Anti-Israel films will not receive state funding, says new culture minister

Culture and Sports Minister Miki Zohar says the government is under no obligation to fund movies that harm the state.

By Batya Jerenberg, World Israel News

New Culture and Sports Minister Miki Zohar told Ynet Radio Monday that the state will no longer fund movies that are biased against Israel or the IDF.

In order to consider requests for assistance from funds that help finance filmmakers’ productions, the Israel Film Council will have them “sign a document that they undertake not to produce content that harms the State of Israel and the soldiers of the IDF. This is the condition for funding,” said Zohar, a longtime senior member of the Likud party.

It has nothing to do with censorship, he noted.

“In the end, we have to remember, you’re allowed to make any movie you want, within the law of course. We live in a democracy. But the state is not obligated to finance these kinds of controversial content, because they strike at very fundamental things, including Israeli soldiers,” which, he said, “infuriates me the most.”

Movies portraying Israel in a negative light help the country’s enemies, he noted.

“There are organizations that work against the State of Israel – for example, BDS. What do they say? They say that the IDF abuses and murders Palestinian children and claim that the State of Israel is a state of occupation,” Zohar said.

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“So we try to defend ourselves and say that it’s not true, and that we’re a moral and ethical country. The same organizations come and say, ‘What are you talking about, there is proof that all of this is true. You pay for productions that show it.”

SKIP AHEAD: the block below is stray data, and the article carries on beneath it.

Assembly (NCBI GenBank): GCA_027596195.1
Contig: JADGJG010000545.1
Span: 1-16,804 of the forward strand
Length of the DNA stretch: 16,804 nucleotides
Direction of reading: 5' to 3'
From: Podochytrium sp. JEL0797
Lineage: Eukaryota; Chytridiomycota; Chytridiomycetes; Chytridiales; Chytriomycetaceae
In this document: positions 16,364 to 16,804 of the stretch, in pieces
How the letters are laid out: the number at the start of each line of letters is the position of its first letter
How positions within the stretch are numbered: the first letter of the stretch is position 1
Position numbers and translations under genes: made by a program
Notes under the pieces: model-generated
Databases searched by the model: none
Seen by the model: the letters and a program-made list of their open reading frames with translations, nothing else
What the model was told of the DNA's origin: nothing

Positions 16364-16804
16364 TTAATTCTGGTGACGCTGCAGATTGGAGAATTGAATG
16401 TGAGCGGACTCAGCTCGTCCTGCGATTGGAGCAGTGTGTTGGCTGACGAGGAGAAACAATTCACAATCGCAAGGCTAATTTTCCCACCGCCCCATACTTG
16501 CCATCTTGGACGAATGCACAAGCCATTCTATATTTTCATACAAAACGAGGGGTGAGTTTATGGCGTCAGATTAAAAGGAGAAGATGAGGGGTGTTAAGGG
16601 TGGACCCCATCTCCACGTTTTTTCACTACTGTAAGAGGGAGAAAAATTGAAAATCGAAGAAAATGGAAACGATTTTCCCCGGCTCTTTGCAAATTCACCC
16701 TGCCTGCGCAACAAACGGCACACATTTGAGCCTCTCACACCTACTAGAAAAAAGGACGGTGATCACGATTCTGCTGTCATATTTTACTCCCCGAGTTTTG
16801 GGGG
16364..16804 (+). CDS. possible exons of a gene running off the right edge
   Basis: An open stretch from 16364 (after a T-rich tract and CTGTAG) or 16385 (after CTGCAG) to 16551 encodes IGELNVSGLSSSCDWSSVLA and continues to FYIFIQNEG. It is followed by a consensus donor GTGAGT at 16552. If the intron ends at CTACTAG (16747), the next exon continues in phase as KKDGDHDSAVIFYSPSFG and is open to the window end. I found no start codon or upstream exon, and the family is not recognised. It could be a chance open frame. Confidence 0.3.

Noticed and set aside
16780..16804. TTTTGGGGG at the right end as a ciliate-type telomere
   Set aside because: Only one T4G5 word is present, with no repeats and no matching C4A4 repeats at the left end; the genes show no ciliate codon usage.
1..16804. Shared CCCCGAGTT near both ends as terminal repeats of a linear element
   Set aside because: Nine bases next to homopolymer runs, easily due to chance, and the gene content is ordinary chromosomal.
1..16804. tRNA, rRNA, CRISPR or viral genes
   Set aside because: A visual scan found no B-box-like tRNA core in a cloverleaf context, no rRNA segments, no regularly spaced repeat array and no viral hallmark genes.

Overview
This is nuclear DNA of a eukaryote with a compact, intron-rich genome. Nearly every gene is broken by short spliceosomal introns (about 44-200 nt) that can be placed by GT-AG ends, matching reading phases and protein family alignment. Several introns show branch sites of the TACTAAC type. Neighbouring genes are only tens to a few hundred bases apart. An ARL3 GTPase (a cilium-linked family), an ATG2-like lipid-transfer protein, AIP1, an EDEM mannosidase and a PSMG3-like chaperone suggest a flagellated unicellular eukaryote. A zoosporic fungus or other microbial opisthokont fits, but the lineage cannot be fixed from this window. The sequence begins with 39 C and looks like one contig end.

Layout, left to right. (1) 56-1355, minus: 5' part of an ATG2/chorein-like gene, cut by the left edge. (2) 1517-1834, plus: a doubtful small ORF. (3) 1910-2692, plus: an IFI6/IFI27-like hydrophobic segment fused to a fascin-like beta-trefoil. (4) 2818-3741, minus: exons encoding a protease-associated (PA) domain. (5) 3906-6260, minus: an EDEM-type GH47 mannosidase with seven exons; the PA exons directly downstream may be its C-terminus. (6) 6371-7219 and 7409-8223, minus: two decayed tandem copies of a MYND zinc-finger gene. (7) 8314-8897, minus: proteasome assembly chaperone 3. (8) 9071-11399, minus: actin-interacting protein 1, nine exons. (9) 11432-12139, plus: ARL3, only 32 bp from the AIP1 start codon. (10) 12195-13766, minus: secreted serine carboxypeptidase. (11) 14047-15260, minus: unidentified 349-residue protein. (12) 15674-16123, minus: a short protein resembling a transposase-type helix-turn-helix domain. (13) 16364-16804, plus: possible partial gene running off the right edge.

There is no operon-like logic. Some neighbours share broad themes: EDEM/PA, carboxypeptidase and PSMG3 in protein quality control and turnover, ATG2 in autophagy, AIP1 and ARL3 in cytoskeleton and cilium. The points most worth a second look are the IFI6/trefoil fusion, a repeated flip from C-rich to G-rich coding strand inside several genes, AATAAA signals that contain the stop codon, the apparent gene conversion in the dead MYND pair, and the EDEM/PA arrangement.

Zohar rejected the interviewer’s contention that the government’s backing for such films proves that the accusations against Israel are true.

“That’s not the outlook that is accepted and established around the world,” he answered. “No one requires me to provide cultural expression to precisely that minority that disagrees with me. In the end, my duty is to protect the rights of the minority, but on the other hand to realize the will of the majority as well. That’s how democracy works.”

“In the end, the public will decide whether they come to see a film or not, but we will not compromise on the financing issue,” he affirmed. “We will not fund offensive content against IDF soldiers and the State of Israel.”

Last Tuesday, Zohar moved to retrieve government funding from a filmmaker whose movie was already produced because, as he told Ynet at the time, it “slandered Israel.”

To make this retroactive claim, he and Finance Minister Bezalel Smotrich agreed to try applying a different tool, the so-called “Cultural Loyalty” law that determines which cultural institutions may receive state funding while denying it to those that incite to racism, violence or terrorism, as well as others.

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The documentary, called “Two Children A Day,” portrays the lives of four Palestinian minors arrested and jailed for stone-throwing. It was screened at last year’s Jerusalem Festival, where it won a prize for best screenplay.